Tuesday, 17 April 2018

Theatre review: The Phlebotomist

Ella Road’s imperfect but accomplished debut The Phlebotomist opens with a real piece of news footage, as a doctor is interviewed about genomics, the science of using DNA testing to predict someone’s future health; enthusiastically, she tells us how hospitals keeping records of everyone’s projected physical and mental health would be a boon to the medical profession and help treat problems before they even occur. Over the course of the next two hours we get more footage appearing on the screens with every scene change, this time scripted clips that build the dystopian future Road has created with this technology as its basis: Blood tests aren’t, at first, compulsory, but they become common and increasingly expected. The complex data collected is simplified to a score out of ten, and soon everything from job applications to dating profiles revolves around this, with anyone ranked as “sub” unlikely to get a mortgage, a decent job or a partner who isn’t as predisposed to an early death as they are.

Road tells a more intimate story against this global backdrop, with Jade Anouka as Bea, the titular character, who we meet in the early days of her job providing legally verified DNA scores.

A respectable 7.1 herself, we see her meet, date and eventually marry Aaron (Rory Fleck Byrne,) who scores a little under 9. Her friend Char (Cherelle Skeete) isn’t as lucky; her results show that the Huntington's disease that runs in her family will catch up with her in a matter of years. As well as knowing she doesn’t have much healthy time left, releasing her low score will make her unemployable and a pariah, but refusing to divulge it will raise suspicions. She asks Bea to swap her sample with a higher-scoring one, and this ends up becoming a lucrative side-line for her, helping people to fake higher scores without which they’d increasingly become treated as subhuman.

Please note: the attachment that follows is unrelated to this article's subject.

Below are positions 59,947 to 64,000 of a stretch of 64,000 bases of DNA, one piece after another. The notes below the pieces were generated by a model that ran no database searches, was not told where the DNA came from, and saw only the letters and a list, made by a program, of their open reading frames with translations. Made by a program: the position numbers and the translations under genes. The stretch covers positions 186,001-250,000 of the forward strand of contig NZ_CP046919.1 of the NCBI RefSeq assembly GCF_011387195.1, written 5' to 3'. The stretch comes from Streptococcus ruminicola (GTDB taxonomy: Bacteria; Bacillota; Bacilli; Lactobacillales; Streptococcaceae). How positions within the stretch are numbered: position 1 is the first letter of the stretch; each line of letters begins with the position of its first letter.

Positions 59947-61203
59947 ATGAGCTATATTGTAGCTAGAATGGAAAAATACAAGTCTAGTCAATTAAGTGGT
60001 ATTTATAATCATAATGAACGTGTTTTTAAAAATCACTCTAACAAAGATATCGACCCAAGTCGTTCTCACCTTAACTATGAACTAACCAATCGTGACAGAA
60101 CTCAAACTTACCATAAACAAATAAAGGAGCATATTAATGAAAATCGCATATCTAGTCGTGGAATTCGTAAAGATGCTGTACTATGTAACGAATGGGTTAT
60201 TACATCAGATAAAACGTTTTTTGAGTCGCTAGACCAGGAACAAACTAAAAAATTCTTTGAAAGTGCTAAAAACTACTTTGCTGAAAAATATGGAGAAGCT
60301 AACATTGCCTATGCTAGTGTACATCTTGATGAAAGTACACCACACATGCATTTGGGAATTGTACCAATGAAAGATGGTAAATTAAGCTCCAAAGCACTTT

The play arrives at Hampstead Downstairs at a time that makes it feel horribly plausible; on top of the news in general over the last few years highlighting how easily the worst in human nature can become dominant, we’ve also recently had the Facebook scandal demonstrating how cavalier the attitude to other people’s personal data can be. The idea that, beginning with insurance companies and quickly expanding, corporations would use these DNA tests to manage their own risks at the expense of the people the system was meant to help seems almost inevitable. The eventual development that hangs over the story’s ending is quite extreme and designed to shock – something it achieved tonight – but the gradual build towards society embracing eugenics is worryingly easy to believe.

Road’s script is confident and, especially for a first play, feels more fully developed than many that appear at this venue, although it’s not without flaws: The supporting character of hospital porter David, although he has some good scenes and is brought to likeable life by Vincent Ebrahim, is a bit too much of a (borderline patronising) cliché of the wise menial worker. The pacing’s also a bit off, especially when things slow down for a ponderous scene before the interval, but there’s also something of a disconnect between the personal story we see, and the huge global events we learn of: Given how fast the world seems to be becoming the playground of a master race, I could have done with a bit more sense of peril in the characters’ lives. This really is a show I should be able to describe as a thriller, but it’s not quite something that comes across.

It’s still early in the run though, and if the pace picks up some of this sense of urgency might come with it. Sam Yates’ production certainly has the cast to help do it, especially with the stellar Anouka (surely a big break away from Future Dame status) in the lead, she’s one of those actors it’s hard to look away from when she’s on stage. A strong cast and creative team are certainly helping the production’s success and papering over any cracks, but there’s also no doubting that The Phlebotomist also showcases a playwright with real promise.

The Phlebotomist by Ella Road is booking until the 19th of May at Hampstead Theatre Downstairs.

Running time: 2 hours 10 minutes including interval.

Photo credit: Marc Brenner.

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